In Graphic Properties Holdings, Inc. v. Asus Computer International, C.A. No. 13-864-LPS (D. Del. Sept. 29, 2014), Chief Judge Leonard P. Stark denied defendants ASUS Technology Pte Ltd. (“ASUS Singapore”) and ASUSTek Computer Inc.’s (“ASUS Taiwan”) (collectively the “Foreign Defendants”) motion to dismiss for lack of personal jurisdiction and improper venue. First, addressing the long-arm statute prong of the personal jurisdiction inquiry, Judge Stark resolved the issue of whether the Court would recognize a theory of “dual jurisdiction” (i.e., “stream of commerce”) based on “partial satisfaction” of subsections (1) and (4) of the Delaware long-arm statute, 10 Del. C. § 3104. Id. at 4-10. As Judge Stark explained, under a stream of commerce approach, jurisdiction exists when a “defendant displays ‘an intent to serve the Delaware market’ and ‘this intent results in the introduction of [a] product into the market and … plaintiffs cause of action arises from injuries caused by that product.’” Id. at 6. Because the Delaware Supreme Court has not provided an express opinion on this issue, Judge Stark’s role was limited to predicting how the Supreme Court would rule. Id. at 7. Considering that the (i) Delaware Supreme Court has refrained from rejecting the dual jurisdiction theory despite having several opportunities to do so; (ii) that “no Delaware state court has rejected the dual jurisdiction theory”; and (iii) that “Delaware’s long arm statute … is to be broadly construed to confer jurisdiction to the maximum extent possible under the Due Process Clause”, Judge Stark concluded the “Delaware Supreme Court, if faced with the issue, would hold that the ‘stream-of-commerce’ theory does provide a basis for personal jurisdiction under Delaware law, even though the theory is not expressly authorized by Delaware’s long-arm statute.” Id. at 8-9. Judge Stark reached this conclusion notwithstanding the fact that a fellow Judge of the Court reached a “contrary, and not unreasonable” conclusion regarding the stream of commerce theory. Id. at 6-7, 9 (citing Round Rock Research LLC v. ASUSTeK Computer Inc., 967 F. Supp. 2d 969 (D. Del. 2013)).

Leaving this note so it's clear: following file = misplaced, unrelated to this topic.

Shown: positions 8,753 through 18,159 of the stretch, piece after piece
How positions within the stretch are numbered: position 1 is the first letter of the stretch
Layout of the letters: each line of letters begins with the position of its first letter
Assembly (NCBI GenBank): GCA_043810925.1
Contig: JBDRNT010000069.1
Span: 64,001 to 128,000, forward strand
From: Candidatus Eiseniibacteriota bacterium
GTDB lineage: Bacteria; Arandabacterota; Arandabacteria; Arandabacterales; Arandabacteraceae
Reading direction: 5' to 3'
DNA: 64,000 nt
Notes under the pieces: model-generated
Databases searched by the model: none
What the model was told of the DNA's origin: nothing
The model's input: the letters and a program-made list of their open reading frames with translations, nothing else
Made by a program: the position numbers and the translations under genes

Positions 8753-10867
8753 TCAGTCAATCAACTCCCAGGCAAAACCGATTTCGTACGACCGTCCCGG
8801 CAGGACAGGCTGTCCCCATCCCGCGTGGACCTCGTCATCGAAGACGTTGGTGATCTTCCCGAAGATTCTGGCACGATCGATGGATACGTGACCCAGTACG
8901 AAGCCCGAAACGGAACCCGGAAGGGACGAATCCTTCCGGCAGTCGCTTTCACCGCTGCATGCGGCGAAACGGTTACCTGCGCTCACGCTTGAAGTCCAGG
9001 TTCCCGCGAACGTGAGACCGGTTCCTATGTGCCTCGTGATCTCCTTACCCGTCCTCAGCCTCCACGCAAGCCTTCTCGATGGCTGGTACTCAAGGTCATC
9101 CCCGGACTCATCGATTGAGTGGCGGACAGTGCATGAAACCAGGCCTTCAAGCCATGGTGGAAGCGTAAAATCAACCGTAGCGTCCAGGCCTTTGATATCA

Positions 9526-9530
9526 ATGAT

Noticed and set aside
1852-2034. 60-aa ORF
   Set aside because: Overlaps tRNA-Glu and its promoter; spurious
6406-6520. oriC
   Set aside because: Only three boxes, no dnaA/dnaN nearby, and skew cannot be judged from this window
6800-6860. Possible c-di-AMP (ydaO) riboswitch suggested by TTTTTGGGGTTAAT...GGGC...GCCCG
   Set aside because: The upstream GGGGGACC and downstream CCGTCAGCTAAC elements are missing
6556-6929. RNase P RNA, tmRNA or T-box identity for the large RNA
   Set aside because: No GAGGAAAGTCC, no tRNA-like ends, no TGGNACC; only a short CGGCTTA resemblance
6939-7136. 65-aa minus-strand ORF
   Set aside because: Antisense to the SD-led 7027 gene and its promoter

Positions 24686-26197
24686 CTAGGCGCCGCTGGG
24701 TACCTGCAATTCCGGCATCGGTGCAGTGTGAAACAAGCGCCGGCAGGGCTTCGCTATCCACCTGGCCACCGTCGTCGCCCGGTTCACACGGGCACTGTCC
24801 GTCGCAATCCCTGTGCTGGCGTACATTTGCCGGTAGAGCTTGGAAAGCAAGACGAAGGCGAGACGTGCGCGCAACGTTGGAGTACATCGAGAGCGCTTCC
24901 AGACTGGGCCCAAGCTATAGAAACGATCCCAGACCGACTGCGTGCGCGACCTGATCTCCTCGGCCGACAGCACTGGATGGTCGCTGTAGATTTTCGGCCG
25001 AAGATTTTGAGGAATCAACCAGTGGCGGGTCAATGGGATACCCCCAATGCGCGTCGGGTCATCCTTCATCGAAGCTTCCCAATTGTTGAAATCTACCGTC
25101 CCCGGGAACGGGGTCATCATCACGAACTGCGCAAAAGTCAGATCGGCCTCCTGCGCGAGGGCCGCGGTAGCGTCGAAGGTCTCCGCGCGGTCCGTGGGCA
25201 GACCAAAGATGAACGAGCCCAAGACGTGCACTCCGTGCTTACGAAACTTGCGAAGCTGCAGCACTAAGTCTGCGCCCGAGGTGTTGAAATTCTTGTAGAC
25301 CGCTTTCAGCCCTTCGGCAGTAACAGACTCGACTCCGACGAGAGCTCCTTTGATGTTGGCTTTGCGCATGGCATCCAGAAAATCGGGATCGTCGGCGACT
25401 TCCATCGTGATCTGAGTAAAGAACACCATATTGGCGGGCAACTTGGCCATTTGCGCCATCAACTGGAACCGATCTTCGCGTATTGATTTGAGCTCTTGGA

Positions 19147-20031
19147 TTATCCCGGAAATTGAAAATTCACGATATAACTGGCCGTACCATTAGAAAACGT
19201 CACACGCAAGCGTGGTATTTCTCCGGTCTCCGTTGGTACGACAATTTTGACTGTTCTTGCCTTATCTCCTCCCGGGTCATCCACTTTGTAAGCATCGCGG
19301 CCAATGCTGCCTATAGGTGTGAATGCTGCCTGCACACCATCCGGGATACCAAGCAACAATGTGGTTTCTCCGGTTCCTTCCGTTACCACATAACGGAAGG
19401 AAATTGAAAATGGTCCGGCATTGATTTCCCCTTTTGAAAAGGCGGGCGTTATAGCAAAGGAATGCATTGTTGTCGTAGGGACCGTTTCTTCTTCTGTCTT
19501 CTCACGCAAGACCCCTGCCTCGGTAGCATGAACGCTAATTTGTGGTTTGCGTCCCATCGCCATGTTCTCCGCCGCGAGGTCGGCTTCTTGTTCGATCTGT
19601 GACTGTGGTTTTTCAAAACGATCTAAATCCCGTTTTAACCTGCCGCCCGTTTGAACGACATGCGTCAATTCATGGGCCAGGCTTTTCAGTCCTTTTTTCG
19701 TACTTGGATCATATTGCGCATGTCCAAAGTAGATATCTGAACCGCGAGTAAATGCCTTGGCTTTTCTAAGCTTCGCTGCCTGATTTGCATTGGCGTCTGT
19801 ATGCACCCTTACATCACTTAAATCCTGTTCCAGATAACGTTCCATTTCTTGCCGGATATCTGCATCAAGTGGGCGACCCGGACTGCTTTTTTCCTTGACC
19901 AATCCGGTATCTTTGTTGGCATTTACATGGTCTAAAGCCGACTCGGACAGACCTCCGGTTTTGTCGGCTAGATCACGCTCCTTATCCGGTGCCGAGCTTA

Applying the stream of commerce theory, Judge Stark explained that “[a] non-resident firm’s intent to serve the United States market is sufficient to establish an intent to serve the Delaware market, unless there is evidence that the firm intended to exclude from its marketing and distribution efforts some portion of the country that includes Delaware.” Id. at 9. In the instant matter, Judge Stark found evidence that the Foreign Defendants not only targeted the United States generally by selling to ASUS Computer International (“ASUS California”) in California, but that they also targeted Delaware specifically given that “there are least three physical resale outlets (Best Buy stores) inside Delaware that stock and sell the accused devices.” Id. at 10. Accordingly, Judge Stark found the long-arm statute prong satisfied.
Judge Stark also found the constitutional due process prong of the personal jurisdiction inquiry satisfied given that the “Foreign Defendants,by way of ASUS California, purposefully ship the accused devices into Delaware through established distribution channels such as Best Buy” and therefore “purposefully avail [themselves] of the privilege of conducting activities within [Delaware], thus invoking the benefits and protections of its laws.” Id. at 12-13.
While denying the motion to dismiss as of the date of the opinion, Judge Stark agreed with the Foreign Defendants’ assertion that “plaintiff only provided facts showing sales of accused devices in Delaware five months after the filing of the Complaint.” Id. at 14. Because a court “cannot base jurisdiction on events that occurred after the filing of [the] complaint” in view of the “arising under” language of Delaware’s long-arm statute, Judge Stark found that the Foreign Defendants will be required to show “[f]acts that the accused devices were on sale in Delaware prior to the filing of this suit” in order for the Court to sustain jurisdiction over the Foreign Defendants. Id. at 13-14. Judge Stark noted that the Court will be “prepared to reevaluate whether it can properly exercise jurisdiction over the Foreign Defendants as the case proceeds.” Id. at 14.